Hold the vision. Trust the process. – Author Unknown
He’s going to look flat and uninterested, maybe even wander off. As a trainer you stress about these things, you are aware of all of your dog’s shortcoming – as well as your own – and you see them magnified, envision how they will undo you in the ring, especially the obedience ring.
Gambit is brilliant and funny. He’s a thoughtful dog when he’s training. He can move blazingly fast but only when he wants to, when he feels it’s worth the effort. Gambit’s not very food motivated. He eats, but he doesn’t live to eat. Clover goes nuts when I train her with kibble. Gambit is mildly interested when I train him with liver flavored treats. He quickly loses interest in hard treats, those take more effort. Gambit is also a crate hater and dislikes riding in the car. And Gambit is a teenage boy.
Some days training feels very discouraging and difficult but Gambit is definitely making me a better trainer. And most days, it is quite fun. I am learning to always consider how much Gambit likes an activity, what his current arousal level is and how much enthusiasm I need from him to perform a specific task. Planning out my training times is also more important with Gambit, including utilizing our “crazy training time.” Crazy training time is when I first let him out from being confined and he is the most enthusiastic and revved up.
I try to break our tasks down into small steps, try not to be too overwhelmed by all there is to work on and all the things I think we aren’t doing quite well enough. I try to focus on that smiling face looking up at me when we heel. It is quite an accomplishment to have Gambit looking up at me with intensity, eager to take the next step. And Gambit enthusiastically smashing in to me when I call him for front is something I wasn’t originally sure we could get.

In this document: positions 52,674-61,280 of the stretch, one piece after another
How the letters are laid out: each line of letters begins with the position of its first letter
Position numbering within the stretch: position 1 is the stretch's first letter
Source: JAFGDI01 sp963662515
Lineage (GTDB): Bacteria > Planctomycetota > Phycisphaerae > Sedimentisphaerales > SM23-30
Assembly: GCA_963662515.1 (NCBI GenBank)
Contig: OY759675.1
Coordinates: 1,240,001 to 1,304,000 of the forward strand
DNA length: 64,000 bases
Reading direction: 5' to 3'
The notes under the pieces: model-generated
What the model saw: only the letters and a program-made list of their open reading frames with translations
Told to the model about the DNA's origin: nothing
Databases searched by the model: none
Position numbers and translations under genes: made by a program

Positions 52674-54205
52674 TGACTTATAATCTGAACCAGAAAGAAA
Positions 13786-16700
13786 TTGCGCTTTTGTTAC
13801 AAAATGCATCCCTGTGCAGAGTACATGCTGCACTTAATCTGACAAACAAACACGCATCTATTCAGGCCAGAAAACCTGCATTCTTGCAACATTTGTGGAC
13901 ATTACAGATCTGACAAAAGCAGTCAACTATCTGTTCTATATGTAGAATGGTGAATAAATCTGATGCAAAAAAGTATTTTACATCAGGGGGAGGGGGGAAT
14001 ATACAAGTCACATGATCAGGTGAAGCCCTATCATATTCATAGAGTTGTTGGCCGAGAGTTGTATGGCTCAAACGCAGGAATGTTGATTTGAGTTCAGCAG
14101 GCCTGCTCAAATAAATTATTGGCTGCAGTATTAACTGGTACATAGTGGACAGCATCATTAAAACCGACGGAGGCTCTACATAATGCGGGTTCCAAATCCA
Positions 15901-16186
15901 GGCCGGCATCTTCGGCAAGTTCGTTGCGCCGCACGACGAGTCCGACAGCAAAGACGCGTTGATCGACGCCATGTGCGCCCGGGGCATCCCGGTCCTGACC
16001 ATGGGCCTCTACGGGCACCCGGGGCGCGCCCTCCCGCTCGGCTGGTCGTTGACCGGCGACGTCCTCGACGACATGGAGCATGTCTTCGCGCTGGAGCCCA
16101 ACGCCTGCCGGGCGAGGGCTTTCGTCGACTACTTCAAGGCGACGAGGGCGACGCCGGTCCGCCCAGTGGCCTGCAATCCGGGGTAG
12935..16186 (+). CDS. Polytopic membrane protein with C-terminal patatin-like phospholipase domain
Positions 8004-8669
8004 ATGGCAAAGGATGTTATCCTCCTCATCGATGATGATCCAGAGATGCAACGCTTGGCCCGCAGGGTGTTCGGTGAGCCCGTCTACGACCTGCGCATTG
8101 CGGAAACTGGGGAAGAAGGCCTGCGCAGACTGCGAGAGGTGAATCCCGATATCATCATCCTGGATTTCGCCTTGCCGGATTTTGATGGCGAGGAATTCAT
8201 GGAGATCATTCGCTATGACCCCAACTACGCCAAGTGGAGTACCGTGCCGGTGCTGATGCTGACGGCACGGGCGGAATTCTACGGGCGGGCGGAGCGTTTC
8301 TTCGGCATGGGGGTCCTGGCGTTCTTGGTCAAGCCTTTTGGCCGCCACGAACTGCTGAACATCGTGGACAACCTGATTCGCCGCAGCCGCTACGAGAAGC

It is the process that is getting us closer to our goal. Showing up and practicing, thinking about how I can find a different way to explain a task or how I can build in some extra motivation for something Gambit isn’t sure is worth the effort. Baby steps, but we are getting there. I just need to hold on to the vision and keep Gambit’s smiling face in focus.
Things I do when I am frustrated and feeling stuck:
*Train for 3 minutes – I can do anything for just 3 minutes. Often I wind up training longer but this helps get me started when I am in a slump and just not feeling like training.
*Shape something goofy – Shaping Gambit to target a back leg to a cone, for instance, is very low stress and not a skill we will need for anything. It’s a chance to give him lots of reinforcement for training and to make sure we relax and have fun.
*Just play and hike for a few days – Sometimes just taking some time off and doing other things, like playing more soccer, helps.
*Play date – Scheduling play dates with Gambit’s dog friends and seeing him happy and having fun is good for me.
*Moan to other trainers – Asking my friends’ advice for my particular training problems is often helpful and gets me to look at things from different perspectives.
When I am really stuck and feeling discouraged, remembering how stubborn I am often helps.
Magic happens when you do not give up, even though you want to.
The universe always falls in love with a stubborn heart.
But mostly, I try to smile at my dog. I adore Gambit, sometimes it’s good to be reminded of that.